The show is just a few weeks distant from those shockingly high ratings for the premiere episode, which, for the first time ever, sympathetically depicted a family of Trump supporters on a scripted television show. Which means we’re also just a few weeks distant from the critical meltdown that came with it.
I just finished listening to a podcast on Slate.com in which the participants debated whether continuing to watch the show would morally compromise them. It’s the position of Slate that all Trump voters are racist even if they don’t know it, and that by failing to show the Conners as motivated by animus to black, brown and other non-white populations, the producers are whitewashing the dark side of the Trump base.
There was also pushback from the conservative side, too. The right-wing editor and commentator Ben Shapiro, on HIS podcast, claimed that the show misrepresented the conservative base by showing that the Conners’ support of Trump was based solely on economic dissatisfaction and not by a reaction to the identity politics and political correctness of the coastal elites.
It’s a symptom of these over-politicized times that a relatively benign TV show can generate so much heat, and that its right even to exist can be called into question solely because some of the characters voted for the existing president.
This reminds me of the reaction in the 1970s to “All in the Family,” an earlier generation’s exploration of working-class values. That show was also denounced for providing a platform for the bigoted Archie Bunker, even though Archie was clearly made to be the buffoon.
The difference between “Rosanne” and “All in the Family” is that the latter was all politics all the time, while “Rosanne” mostly hints at politics. Since the premiere episode, in which Rosanne Conner and her liberal sister Jackie have a fight over their respective votes, overt politics has been mostly off the table.
Instead of arguments about Trump, what subsequent episodes have offered instead are depictions of social and cultural issues that bedevil most families — specially working-class families, who are just getting by in a world that largely disrespects them. Rosanne’s an Uber driver now; one daughter is unemployed and living at home again; another daughter is so desperate to buy herself out of the rut she’s in that she accepts an offer to become a surrogate mother for a ditsy upper-class twit – by using her own eggs, no less. Meaning she’d be essentially selling her own biological daughter.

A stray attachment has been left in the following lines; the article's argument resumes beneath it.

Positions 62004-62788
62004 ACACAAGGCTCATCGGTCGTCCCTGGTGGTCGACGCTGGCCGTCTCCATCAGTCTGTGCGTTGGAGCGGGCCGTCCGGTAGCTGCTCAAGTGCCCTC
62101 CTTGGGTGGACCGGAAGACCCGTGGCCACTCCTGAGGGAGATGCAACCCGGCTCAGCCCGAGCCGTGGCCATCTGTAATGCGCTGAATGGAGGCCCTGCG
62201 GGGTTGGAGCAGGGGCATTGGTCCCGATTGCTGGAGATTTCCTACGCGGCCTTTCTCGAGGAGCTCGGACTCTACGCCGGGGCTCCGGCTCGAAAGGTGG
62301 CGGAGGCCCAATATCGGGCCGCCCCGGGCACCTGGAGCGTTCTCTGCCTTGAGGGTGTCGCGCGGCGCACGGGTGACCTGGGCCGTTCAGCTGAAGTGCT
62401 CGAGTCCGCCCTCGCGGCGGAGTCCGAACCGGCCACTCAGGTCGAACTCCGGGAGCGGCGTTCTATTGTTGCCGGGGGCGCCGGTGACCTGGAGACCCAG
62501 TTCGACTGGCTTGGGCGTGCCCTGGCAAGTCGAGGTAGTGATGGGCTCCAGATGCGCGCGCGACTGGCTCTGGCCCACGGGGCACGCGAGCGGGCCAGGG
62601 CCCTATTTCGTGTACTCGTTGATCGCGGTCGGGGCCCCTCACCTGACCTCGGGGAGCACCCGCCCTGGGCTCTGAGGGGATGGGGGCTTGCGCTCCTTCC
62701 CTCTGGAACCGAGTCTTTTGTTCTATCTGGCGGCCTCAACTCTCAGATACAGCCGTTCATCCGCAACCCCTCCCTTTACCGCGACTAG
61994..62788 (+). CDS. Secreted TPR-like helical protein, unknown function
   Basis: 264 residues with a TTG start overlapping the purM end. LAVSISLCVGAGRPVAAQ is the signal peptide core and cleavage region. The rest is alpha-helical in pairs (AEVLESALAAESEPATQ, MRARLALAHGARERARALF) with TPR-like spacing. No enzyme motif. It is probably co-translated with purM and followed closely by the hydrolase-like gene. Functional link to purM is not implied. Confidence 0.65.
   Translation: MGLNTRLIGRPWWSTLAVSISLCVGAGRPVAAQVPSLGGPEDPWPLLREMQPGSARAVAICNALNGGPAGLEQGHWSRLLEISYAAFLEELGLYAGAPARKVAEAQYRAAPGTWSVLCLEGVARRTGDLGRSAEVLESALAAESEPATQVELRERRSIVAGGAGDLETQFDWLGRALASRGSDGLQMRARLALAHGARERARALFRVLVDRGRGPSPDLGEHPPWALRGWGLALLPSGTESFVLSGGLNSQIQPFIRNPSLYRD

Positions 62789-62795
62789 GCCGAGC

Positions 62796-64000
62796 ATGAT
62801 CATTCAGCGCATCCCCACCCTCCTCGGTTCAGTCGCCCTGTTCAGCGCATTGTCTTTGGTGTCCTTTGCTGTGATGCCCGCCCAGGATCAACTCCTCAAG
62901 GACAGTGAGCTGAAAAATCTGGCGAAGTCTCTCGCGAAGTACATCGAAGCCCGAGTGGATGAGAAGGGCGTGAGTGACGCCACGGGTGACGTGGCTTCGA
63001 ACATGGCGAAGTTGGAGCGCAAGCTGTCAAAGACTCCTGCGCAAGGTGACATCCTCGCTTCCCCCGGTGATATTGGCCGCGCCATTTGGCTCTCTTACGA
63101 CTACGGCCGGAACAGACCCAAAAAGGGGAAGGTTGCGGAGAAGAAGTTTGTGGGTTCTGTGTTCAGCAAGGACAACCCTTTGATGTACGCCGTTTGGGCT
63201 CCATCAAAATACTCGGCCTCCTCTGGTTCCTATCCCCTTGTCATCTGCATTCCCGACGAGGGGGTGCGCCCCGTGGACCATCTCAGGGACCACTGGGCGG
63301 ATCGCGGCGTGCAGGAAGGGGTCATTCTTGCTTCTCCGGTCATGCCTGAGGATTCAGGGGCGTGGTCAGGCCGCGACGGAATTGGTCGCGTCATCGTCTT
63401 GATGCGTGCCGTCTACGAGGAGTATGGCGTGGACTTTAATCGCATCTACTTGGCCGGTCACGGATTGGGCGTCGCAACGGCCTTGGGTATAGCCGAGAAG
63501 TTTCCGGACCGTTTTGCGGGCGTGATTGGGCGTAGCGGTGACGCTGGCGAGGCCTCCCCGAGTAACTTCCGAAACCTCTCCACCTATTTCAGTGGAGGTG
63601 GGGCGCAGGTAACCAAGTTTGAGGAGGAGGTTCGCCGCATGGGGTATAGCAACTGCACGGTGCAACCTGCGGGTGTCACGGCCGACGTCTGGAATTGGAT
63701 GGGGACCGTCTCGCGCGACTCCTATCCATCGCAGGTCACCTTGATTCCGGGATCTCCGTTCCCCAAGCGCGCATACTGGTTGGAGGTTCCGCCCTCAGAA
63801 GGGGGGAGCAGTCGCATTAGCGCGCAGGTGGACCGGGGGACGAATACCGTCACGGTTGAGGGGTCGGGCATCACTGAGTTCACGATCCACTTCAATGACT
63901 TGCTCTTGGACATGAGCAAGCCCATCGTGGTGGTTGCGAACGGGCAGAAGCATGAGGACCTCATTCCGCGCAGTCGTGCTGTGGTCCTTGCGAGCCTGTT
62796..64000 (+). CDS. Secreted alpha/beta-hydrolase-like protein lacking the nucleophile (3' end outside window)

I think it’s fair to assume that the Conners represent that group of swing voters who voted twice for Obama but couldn’t abide Clinton and the globalism that she embodied. (Of course the thanks they got for voting for Obama is to be labeled racist for not supporting his white successor.)
Contrary to Ben Shapiro’s claims that the Conners are not socially conservative, the fact remains that Dan Conner owns a gun, the family prays before dinner every night, Roseanne enacts a form of corporal punishment on her granddaughter when her daughter is too lenient, and their son DJ is a veteran of the Iraq war. They seem pretty culturally conservative to me.
Much has been made of the loving support that the Conners provide for their gender-fluid grandson and mixed-race granddaughter. And both of those characters do seem to be on the show for the sole purpose of taking the hard edge off the Roseanne character. But it’s also true that many families, including working-class ones, rally around their own kin when they perceive a threat from the outside, even if the threat is just from public opinion in general.
In the end, though, “Rosanne” is still just a sitcom, not a PBS documentary. I didn’t really like the series when it was first on, and I’m not crazy about it now either. It’s occasionally funny, but represents a genre of TV that was already tired when the show first aired in the 1990s. As a multicamera show filmed in front of a live studio audience, it’s plagued by a soundtrack of people laughing at jokes, quips and set-ups that just aren’t that hilarious. It’s also undone by the standard sitcom need to wrap up all problems and conflict within 22 minutes so the next episode can start fresh.
And yet the show, as old-fashioned as it is, remains immensely popular, especially in local markets that Trump carried in 2016. It appears that conservative white voters, who still represent a very large segment of the population, like to see themselves depicted on TV, just as blacks like to watch themselves on “black-ish.”
Why it took TV a year and a half to understand that there’s a huge underserved audience out there is another story, but in the meantime, someone is making a lot of money off the idea to bring back “Rosaeanne” and set it in Trumpland.